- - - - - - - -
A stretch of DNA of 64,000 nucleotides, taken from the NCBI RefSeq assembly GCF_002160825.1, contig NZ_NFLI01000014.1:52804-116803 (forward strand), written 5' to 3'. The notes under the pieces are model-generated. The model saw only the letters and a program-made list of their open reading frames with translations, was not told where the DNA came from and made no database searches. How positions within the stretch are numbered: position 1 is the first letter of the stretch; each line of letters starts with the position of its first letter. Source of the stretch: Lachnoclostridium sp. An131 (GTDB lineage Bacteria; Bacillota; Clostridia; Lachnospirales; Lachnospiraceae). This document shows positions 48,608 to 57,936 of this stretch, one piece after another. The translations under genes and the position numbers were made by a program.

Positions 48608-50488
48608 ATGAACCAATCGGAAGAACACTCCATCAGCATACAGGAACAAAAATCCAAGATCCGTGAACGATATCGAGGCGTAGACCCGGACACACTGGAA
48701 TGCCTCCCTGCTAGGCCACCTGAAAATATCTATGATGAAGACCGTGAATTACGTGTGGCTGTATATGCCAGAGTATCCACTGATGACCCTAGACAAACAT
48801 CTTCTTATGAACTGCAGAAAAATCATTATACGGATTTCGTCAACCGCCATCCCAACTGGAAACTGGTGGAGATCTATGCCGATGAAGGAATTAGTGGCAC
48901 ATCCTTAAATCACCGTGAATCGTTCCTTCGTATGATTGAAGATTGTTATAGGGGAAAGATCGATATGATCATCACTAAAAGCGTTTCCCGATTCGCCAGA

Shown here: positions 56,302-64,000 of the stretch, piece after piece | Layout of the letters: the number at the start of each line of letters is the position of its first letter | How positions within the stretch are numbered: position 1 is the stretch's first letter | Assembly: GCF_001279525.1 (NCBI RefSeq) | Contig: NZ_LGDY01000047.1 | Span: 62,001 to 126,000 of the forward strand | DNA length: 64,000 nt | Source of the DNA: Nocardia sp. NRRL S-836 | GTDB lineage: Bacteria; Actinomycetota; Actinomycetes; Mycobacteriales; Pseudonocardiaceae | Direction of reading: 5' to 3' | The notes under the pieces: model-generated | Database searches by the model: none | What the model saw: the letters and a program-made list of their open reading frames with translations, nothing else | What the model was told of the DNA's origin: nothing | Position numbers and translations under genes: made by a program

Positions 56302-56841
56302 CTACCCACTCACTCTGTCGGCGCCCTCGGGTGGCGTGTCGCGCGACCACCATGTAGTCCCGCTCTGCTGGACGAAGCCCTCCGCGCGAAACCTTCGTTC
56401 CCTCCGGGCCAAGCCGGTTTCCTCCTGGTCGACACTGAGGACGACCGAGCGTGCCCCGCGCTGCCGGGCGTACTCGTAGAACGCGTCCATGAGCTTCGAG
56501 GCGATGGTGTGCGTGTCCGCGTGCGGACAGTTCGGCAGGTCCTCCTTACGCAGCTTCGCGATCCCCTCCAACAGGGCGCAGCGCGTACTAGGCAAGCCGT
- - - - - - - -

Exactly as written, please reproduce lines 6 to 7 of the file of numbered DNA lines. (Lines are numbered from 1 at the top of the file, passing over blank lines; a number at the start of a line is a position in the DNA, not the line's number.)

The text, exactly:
48901 ATCCTTAAATCACCGTGAATCGTTCCTTCGTATGATTGAAGATTGTTATAGGGGAAAGATCGATATGATCATCACTAAAAGCGTTTCCCGATTCGCCAGA

Shown here: positions 56,302-64,000 of the stretch, piece after piece | Layout of the letters: the number at the start of each line of letters is the position of its first letter | How positions within the stretch are numbered: position 1 is the stretch's first letter | Assembly: GCF_001279525.1 (NCBI RefSeq) | Contig: NZ_LGDY01000047.1 | Span: 62,001 to 126,000 of the forward strand | DNA length: 64,000 nt | Source of the DNA: Nocardia sp. NRRL S-836 | GTDB lineage: Bacteria; Actinomycetota; Actinomycetes; Mycobacteriales; Pseudonocardiaceae | Direction of reading: 5' to 3' | The notes under the pieces: model-generated | Database searches by the model: none | What the model saw: the letters and a program-made list of their open reading frames with translations, nothing else | What the model was told of the DNA's origin: nothing | Position numbers and translations under genes: made by a program